Zivko Aeronautics is a woman-owned and operated company that has been involved in aircraft and aviation since its founding in 1987. The professional staff at ZAI has over 70 years of combined experience in every aspect of aviation. The staff includes experienced FAA licensed mechanics, an FAA licensed inspector, and a full-time aeronautical/avionics/mechanical engineering staff. ZAI’s quality control meets private industry standards, as well as complies with the strict MIL-I-45208A and MIL-STD45662 Department of Defense requirements. ZAI has worked extensively with several aerobatic pilots, including the 2004, 2003, 2002 & 1998 U.S. National Champion Kirby Chambliss, and the 2000 U.S National Champion, Steve Andelin. This interaction allows ZAI to fully understand the requirements of unlimited aerobatics, and to produce a highly optimized and specialized aircraft. By both thoroughly discussing the requirements of each individual customer, ZAI can produce an aircraft specifically tailored to those individual needs.

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GLOSSARY OF ACRONYMS
AFFSA ARRC AUVSI C5ISR CAMI CASQ CBRNE CGJMTC CoA DEQ DHS DoD DOE EDGE EMC ERC FAA FFRDC FSI ILS i2E iSec HALE KAEFS MAV MALE M-AVIARI MoA MoU MPAR MRO NAS NASA NDAA NextGen NSA NSF Air Force Flight Standards Agency Atmospheric Radar Research Center Association of Unmanned Vehicle Systems International Command, Control, Communication, Computers, Cyber Security, Intelligence, Surveillance and Reconnaissance Civil Aerospace Medicine Institute Center for Aerospace Supplier Quality Chemical, Biological, Radiological, Nuclear and Explosives Camp Gruber Joint Maneuver Training Center Certificate of Authorization Department of Environment Quality Department of Homeland Security Department of Defense Department of Energy Economic Development Generating Excellence Electromagnetic Compatibility Engineering Research Center Federal Aviation Administration Federally Funded Research and Development Center Flight Safety International Instrument Landing Systems Innovation to Enterprise Institute for Information Security, University of Tulsa High Altitude Long Endurance Kessler Atmospheric and Ecological Field Station Micro Air Vehicle Medium Altitude Long Endurance Micro Air Vehicle Indoor Assessment and Research Instrumentation Memorandum of Agreement Memorandum of Understanding Multi-function Phased Array Radar Maintenance, Repair and Overhaul National Airspace System National Aeronautics and Space Administration National Defense Authorization Act Next Generation Air Transportation System National Security Agency National Science Foundation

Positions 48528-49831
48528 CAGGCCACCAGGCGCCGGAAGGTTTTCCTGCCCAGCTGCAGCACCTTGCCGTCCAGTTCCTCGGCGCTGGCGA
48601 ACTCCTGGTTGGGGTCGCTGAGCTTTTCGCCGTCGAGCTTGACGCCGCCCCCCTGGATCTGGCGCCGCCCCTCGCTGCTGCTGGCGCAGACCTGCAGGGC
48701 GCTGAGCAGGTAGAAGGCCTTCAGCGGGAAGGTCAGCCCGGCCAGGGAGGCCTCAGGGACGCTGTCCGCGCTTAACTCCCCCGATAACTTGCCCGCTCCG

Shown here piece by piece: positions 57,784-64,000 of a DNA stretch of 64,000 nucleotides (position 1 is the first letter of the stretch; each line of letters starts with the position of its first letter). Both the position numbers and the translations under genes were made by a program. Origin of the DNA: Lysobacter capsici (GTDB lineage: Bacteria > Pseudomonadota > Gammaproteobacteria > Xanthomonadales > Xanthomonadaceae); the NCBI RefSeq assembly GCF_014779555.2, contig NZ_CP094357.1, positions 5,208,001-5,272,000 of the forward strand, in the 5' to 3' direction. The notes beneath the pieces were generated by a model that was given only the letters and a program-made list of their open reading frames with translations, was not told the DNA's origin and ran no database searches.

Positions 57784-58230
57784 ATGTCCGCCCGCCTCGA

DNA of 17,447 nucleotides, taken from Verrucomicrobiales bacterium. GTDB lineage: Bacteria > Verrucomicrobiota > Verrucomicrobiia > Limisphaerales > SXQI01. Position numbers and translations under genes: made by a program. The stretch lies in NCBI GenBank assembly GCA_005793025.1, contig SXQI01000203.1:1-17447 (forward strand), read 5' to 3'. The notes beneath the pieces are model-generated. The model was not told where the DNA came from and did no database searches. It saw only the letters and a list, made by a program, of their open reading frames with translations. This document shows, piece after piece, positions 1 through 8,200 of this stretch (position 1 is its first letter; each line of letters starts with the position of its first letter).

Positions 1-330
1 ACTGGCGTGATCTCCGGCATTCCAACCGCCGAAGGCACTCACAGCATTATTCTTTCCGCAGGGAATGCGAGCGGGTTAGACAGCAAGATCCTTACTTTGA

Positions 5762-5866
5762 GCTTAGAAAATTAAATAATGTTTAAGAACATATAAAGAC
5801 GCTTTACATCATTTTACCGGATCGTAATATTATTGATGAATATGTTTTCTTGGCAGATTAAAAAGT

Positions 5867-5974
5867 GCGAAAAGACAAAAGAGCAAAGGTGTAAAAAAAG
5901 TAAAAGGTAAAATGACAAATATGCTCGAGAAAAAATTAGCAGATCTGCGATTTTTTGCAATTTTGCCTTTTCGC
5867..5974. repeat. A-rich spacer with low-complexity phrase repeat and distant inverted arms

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GLOSSARY OF ACRONYMS (cont.)
NWRT OAC OCAST OEM OKARNG OSIDA OSU OSU-IT OTC–USSM OTRP OU PAR RAPS R&D RF SUAS SNAS T&E TU UARC UAS UAV UDC UML USAF USSOCOM VTOL National Weather Radar Testbed Oklahoma Aeronautics Commission Oklahoma Center for the Advancement of Science and Technology Original Equipment Manufacturer Oklahoma Army National Guard Oklahoma Space Industry Development Authority Oklahoma State University Oklahoma State University – Institute of Technology Oklahoma Training Center – Unmanned Systems Oklahoma Technology and Research Park University of Oklahoma Phased Array Radar Robotic Aircraft for Public Safety Research and Development (also RDT&E) Radio Frequency Small Unmanned Aerial System System National Airspace System Test and Evaluation (also RDT&E) University of Tulsa University Affiliated Research Center Unmanned Aerial/Aircraft Systems Unmanned Aerial/Aircraft Vehicles Unmanned Systems Development Center University Multispectral Laboratories (owned by OSU) United State Air Force United States Special Operations Command Vertical Takeoff and Landing

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Report of the Governor’s Oklahoma Unmanned Aerial Systems Council Spring 2012

900 N. Stiles Ave. Oklahoma City, OK 73104 Phone: (405) 815-6552 Toll-Free: (800) 879-6552